A: The following states are most at risk:
- South Carolina
- South Dakota
- New Mexico
A: As the planet continues to warm as a result of climate change, more frequent cases of extreme heat is all but guaranteed. Hot weather is more frequent than it used to be. There is no questioning that. According to the Center for Climate and Energy Solutions:
“Across the globe, hot days are getting hotter and more frequent, while we're experiencing fewer cold days. Over the past decade, daily record temperatures have occurred twice as often as record lows across the continental United States, up from a near 1:1 ratio in the 1950s. Heat waves are becoming more common, and intense heat waves are more frequent.”
A: Yes. Because of the serious risk to human life that such events pose, they are considered natural disasters.
A: According to the CDC, “Extreme heat events can be dangerous to health – even fatal. These events result in increased hospital admissions for heat- related illness, as well as cardiovascular and respiratory disorders. Extreme heat events can trigger a variety of heat stress conditions, such as heat stroke.”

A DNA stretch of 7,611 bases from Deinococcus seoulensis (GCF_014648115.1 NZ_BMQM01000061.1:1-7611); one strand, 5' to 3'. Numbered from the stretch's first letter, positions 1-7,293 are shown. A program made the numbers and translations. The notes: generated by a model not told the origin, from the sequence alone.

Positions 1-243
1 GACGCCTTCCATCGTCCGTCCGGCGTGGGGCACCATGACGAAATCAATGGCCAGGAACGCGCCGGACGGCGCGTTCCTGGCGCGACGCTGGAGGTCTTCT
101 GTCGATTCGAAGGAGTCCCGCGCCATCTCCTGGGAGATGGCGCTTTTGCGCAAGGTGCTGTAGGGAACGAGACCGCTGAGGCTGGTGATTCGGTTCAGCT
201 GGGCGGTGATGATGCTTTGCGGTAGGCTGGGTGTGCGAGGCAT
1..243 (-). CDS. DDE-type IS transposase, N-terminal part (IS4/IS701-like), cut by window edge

A: The phenomenon that causes this is simpler than one might think. From the experts at the NOAAA, “During heat waves, the air becomes stagnant and traps emitted pollutants, often resulting in increases in surface ozone.”
A: There is usually sufficient warning of a heat wave, as weather predictors often manifest themselves clearly in the days leading up to the event. Keeping an eye on the weather channel is a good way to help prepare for a heat wave. To further prepare for such an event, it’s always a good idea to have fresh water on-hand and at all times. Having shade or something that can create shade, like a large umbrella, is also a good idea. And finally, a first aid kit and electrolyte-rich liquids on-hand can help protect someone during a serious heat event.
A: When humans are exposed to a heat wave, they can experience cramps, swelling, fainting, heat stroke, heat exhaustion, etc. Young children and the elderly are most likely to experience heat exhaustion and other heat-related health hazards.
Such events can also be fatal too, the most concerning risk factor of them all. According to the Centers for Disease Control and Prevention, about 50 Americans die every year from exposure to heat wave weather events. The death toll per capita is much higher in undeveloped countries that do not always have access to air conditioning, clean water, and medical responders.